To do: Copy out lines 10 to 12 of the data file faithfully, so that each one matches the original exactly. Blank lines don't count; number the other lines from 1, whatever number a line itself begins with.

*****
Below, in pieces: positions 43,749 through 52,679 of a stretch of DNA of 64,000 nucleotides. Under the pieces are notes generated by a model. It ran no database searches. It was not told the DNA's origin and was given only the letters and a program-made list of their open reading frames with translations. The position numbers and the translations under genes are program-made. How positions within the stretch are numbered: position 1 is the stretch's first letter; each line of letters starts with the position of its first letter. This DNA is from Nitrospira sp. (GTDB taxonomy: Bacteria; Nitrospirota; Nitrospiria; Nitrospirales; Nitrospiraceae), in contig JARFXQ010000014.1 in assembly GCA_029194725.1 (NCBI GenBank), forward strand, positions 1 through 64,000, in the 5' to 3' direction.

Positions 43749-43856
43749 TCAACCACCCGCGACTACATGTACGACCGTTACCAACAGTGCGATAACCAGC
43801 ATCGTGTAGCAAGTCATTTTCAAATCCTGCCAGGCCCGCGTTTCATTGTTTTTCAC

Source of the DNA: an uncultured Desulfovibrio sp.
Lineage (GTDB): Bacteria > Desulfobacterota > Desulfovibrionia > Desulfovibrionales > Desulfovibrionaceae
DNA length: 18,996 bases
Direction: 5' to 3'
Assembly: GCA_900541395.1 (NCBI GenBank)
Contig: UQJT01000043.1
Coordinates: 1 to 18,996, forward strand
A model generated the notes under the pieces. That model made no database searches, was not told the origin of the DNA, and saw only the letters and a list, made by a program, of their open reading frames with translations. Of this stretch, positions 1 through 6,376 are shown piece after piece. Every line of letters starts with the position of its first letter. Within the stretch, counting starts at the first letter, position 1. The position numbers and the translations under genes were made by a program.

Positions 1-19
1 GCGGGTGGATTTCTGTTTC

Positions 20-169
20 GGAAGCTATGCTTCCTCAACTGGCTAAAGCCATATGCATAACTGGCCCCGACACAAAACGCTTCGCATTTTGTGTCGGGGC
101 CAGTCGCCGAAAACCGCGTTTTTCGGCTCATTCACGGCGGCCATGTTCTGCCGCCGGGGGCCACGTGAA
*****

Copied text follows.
Contig: UQJT01000043.1
Coordinates: 1 to 18,996, forward strand
A model generated the notes under the pieces. That model made no database searches, was not told the origin of the DNA, and saw only the letters and a list, made by a program, of their open reading frames with translations. Of this stretch, positions 1 through 6,376 are shown piece after piece. Every line of letters starts with the position of its first letter. Within the stretch, counting starts at the first letter, position 1. The position numbers and the translations under genes were made by a program.